Modules 1.19.0

A justfile can declare modules using mod statements. mod statements are currently unstable, so you’ll need to use the --unstable flag, or set the JUST_UNSTABLE environment variable to use them.

If you have the following justfile:

mod bar

  @echo A

And the following text in bar.just:

  @echo B

bar.just will be included in justfile as a submodule. Recipes, aliases, and variables defined in one submodule cannot be used in another, and each module uses its own settings.

Recipes in submodules can be invoked as subcommands:

$ just --unstable bar b

Or with path syntax:

$ just --unstable bar::b

If a module is named foo, just will search for the module file in foo.just, foo/mod.just, foo/justfile, and foo/.justfile. In the latter two cases, the module file may have any capitalization.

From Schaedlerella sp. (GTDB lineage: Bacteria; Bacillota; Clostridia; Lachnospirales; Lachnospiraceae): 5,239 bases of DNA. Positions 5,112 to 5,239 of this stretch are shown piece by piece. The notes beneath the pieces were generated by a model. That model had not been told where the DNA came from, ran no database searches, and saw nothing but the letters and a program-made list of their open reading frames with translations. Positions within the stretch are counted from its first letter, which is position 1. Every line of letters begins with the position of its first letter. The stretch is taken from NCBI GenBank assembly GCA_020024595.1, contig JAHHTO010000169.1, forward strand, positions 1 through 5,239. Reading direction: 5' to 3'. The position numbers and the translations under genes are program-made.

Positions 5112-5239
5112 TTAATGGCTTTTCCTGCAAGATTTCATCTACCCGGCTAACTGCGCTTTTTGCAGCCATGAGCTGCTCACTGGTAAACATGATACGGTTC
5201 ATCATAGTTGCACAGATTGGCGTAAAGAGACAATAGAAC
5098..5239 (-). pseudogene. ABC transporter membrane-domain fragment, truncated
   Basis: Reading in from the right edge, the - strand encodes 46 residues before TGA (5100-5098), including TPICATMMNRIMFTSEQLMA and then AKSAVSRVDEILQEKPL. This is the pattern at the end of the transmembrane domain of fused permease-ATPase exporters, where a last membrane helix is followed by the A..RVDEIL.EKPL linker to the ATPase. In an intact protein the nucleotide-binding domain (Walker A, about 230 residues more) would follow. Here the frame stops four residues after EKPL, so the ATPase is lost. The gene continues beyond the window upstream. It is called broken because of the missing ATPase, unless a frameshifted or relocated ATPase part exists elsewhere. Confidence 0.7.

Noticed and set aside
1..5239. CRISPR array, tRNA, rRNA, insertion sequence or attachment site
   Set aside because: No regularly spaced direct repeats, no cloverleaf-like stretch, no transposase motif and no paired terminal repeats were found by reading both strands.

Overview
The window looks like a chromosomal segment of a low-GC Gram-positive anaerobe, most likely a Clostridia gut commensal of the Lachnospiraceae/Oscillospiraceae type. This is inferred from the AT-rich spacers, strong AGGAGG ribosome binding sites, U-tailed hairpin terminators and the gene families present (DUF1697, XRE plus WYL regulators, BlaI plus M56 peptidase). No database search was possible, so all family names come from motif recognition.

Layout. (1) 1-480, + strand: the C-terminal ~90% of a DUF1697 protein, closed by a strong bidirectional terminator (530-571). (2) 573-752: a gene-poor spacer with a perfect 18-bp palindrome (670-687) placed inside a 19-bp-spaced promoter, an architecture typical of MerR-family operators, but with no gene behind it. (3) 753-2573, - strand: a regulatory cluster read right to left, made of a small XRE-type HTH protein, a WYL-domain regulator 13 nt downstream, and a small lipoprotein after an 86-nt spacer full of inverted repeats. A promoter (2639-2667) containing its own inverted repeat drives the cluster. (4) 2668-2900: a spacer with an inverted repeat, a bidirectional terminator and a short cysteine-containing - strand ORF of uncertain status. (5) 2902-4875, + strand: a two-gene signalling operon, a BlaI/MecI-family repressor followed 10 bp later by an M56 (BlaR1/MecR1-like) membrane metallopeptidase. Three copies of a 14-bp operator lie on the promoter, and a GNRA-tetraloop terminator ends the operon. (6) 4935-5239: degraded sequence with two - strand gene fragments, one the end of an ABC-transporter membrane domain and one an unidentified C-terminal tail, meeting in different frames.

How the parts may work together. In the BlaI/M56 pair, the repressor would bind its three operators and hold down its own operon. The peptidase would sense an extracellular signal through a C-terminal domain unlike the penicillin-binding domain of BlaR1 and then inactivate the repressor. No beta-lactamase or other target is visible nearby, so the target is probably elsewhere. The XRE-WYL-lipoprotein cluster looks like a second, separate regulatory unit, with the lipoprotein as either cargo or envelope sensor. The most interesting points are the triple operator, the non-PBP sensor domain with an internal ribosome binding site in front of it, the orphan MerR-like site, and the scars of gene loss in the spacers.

Module statements may be of the form:

mod foo 'PATH'

Which loads the module’s source file from PATH, instead of from the usual locations. A leading ~/ in PATH is replaced with the current user’s home directory.

Environment files are only loaded for the root justfile, and loaded environment variables are available in submodules. Settings in submodules that affect environment file loading are ignored.

Recipes in submodules without the [no-cd] attribute run with the working directory set to the directory containing the submodule source file.

justfile() and justfile_directory() always return the path to the root justfile and the directory that contains it, even when called from submodule recipes.

Modules may be made optional by putting a ? after the mod keyword:

mod? foo

Missing source files for optional modules do not produce an error.

Optional modules with no source file do not conflict, so you can have multiple mod statements with the same name, but with different source file paths, as long as at most one source file exists:

mod? foo 'bar.just'
mod? foo 'baz.just'

See the module stabilization tracking issue for more information.